An Interactive Annotated World Bibliography of Printed and Digital Works in the History of Medicine and the Life Sciences from Circa 2000 BCE to 2022 by Fielding H. Garrison (1870-1935), Leslie T. Morton (1907-2004), and Jeremy M. Norman (1945- ) Traditionally Known as “Garrison-Morton”

15791 entries, 13704 authors and 1919 subjects. Updated: September 13, 2022

BRENNER, Sydney

5 entries
  • 256.8

General nature of the genetic code for proteins.

Nature, 192, 1227-32, 1961.

The codons in DNA specifying amino acids in proteins. 



Subjects: BIOLOGY › MOLECULAR BIOLOGY › Genetic Code, WOMEN, Publications by › Years 1900 - 1999
  • 256.10

An unstable intermediate carrying information from genes to ribosomes for protein synthesis.

Nature, 190, 576-80, 1961.

Demonstration of the existence of “messenger” RNA. The following paper (pp. 581-85) by F. Gros et al. is also relevant.



Subjects: BIOLOGY › MOLECULAR BIOLOGY, BIOLOGY › MOLECULAR BIOLOGY › Protein Synthesis
  • 13968

Co-linearity of the gene with the polypeptide chain.

Nature, 201, 13-17, 1964.

Order of authorship in the original publication: Sarabhai, Stretton, Brenner, Bolle. Brenner (Nobel Prize 2002) and colleagues performed the first study to show co-linearity; i.e., that there is a simple congruence between the amino acid sequence of a protein and the nucleotide sequence of the gene determining that protein. Brenner and his team were working with "nonsense" mutants, called amber mutants, that terminated protein synthesis in E. coli genes.

            "The presence of random nonsense mutants would therefore yield multiple random protein fragments of different sizes. . . . [W]e now suddenly realized that since we had all these amber mutants in this gene we could give a topological proof of co-linearity. And we wouldn't have to do any protein sequencing! The only assumption we would have to make is that the protein is always read from the same end, which seemed a very reasonable one. So in 1964 we published a paper which proved that the gene and the protein were co-linear by an argument that was totally unexpected at that time. We showed that as the amber mutations moved further and further to the right in the position of the gene, we got progressively more and more of the protein made. (Brenner, My Life, p. 103).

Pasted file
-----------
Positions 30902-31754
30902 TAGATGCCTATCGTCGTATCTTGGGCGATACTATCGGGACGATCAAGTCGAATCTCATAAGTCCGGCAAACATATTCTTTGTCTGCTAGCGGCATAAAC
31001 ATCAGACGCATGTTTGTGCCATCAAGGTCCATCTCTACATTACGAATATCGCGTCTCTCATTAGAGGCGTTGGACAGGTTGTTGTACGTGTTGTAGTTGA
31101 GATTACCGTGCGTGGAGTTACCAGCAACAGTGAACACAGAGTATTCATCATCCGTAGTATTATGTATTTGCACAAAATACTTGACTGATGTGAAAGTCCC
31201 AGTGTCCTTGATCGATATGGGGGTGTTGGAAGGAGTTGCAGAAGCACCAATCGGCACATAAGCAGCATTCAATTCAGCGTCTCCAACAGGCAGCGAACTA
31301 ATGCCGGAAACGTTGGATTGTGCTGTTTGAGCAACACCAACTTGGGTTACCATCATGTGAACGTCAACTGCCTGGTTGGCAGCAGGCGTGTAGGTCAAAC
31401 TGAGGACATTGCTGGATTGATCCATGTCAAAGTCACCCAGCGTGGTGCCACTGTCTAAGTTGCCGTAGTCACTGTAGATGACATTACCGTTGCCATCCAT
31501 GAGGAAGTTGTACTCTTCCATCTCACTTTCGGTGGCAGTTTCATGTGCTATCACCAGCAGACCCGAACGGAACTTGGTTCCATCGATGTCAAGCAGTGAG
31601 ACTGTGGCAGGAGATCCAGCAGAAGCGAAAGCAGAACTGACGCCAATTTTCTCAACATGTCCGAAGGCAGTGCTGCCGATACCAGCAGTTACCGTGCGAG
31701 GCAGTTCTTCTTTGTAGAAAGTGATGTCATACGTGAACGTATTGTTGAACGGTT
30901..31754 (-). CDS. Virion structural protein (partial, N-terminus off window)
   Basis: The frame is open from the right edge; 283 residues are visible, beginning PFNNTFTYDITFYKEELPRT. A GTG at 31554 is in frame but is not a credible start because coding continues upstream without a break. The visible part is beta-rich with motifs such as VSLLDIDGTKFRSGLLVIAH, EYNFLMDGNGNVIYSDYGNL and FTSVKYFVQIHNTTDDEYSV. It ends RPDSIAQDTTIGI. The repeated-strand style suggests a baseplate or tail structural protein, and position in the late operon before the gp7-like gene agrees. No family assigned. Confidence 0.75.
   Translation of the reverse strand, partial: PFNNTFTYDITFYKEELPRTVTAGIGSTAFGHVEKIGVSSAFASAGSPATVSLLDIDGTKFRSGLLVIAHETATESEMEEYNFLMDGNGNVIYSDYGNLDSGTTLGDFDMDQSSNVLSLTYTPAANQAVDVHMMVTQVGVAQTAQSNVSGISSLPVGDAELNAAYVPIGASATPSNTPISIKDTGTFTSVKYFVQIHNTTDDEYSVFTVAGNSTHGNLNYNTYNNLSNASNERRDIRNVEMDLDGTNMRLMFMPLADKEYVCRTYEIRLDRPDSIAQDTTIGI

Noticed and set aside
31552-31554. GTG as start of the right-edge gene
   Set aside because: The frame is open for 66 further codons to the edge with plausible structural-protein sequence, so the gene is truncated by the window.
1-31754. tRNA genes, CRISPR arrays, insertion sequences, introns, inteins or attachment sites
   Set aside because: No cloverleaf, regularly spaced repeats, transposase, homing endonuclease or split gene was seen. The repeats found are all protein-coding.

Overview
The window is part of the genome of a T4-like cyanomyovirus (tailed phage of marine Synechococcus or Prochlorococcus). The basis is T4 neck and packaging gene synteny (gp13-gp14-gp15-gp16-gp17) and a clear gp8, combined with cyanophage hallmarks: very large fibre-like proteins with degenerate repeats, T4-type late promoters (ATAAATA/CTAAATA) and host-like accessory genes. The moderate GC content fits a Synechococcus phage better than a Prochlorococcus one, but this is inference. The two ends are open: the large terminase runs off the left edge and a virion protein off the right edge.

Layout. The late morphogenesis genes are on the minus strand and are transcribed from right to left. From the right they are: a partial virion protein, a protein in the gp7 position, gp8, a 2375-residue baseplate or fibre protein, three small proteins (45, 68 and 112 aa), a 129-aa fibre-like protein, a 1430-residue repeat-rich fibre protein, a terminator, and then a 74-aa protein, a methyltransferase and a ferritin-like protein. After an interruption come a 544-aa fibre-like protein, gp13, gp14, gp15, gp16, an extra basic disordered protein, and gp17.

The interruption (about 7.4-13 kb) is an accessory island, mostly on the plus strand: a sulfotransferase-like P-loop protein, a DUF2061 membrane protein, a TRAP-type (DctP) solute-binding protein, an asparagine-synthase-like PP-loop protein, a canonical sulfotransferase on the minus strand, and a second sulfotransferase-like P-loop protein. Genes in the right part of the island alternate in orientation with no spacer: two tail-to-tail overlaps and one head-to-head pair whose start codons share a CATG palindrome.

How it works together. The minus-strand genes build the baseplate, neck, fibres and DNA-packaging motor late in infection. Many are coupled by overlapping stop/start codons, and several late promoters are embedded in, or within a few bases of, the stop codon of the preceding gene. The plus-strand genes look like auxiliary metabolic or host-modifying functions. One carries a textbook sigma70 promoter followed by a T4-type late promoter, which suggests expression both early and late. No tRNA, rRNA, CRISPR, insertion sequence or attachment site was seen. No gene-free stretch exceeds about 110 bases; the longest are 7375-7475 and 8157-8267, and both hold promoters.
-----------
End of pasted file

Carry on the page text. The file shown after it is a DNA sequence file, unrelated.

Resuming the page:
Subjects: BIOLOGY › MOLECULAR BIOLOGY › Genetic Code, BIOLOGY › MOLECULAR BIOLOGY › Protein Synthesis
  • 9941

The genetics of CAENORHABDITIS ELEGANS.

Genetics, 77, 71-94., 1974.

Brenner established  "Caenorhabditis elegans as a model organism for the investigation of animal development including neural development. Brenner chose this 1-millimeter-long soil roundworm mainly because it is simple, is easy to grow in bulk populations, and turned out to be quite convenient for genetic analysis. One of the key methods for identifying important function genes was the screen for roundworms that had some functional defect, such as being uncoordinated, leading to the identification of new sets of proteins, such as the set of UNC proteins. For this work, he shared the 2002 Nobel Prize in Physiology or Medicine with H. Robert Horvitz and John Sulston. The title of his Nobel lecture on December 2002, "Nature's Gift to Science," is a homage to this modest nematode; in it, he considered that having chosen the right organism turned out to be as important as having addressed the right problems to work on" (Wikipedia article on Sydney Brenner, accessed 03-2018). Digital facsimile from PubMedCentral at this link.



Subjects: BIOLOGY › Cell Biology, BIOLOGY › Developmental Biology, GENETICS / HEREDITY
  • 9942

The DNA of CAENORHABDITIS ELEGANS.

Genetics, 77, 95-104, 1974.

Digital facsimile from PubMedCentral at this link.



Subjects: BIOLOGY › MOLECULAR BIOLOGY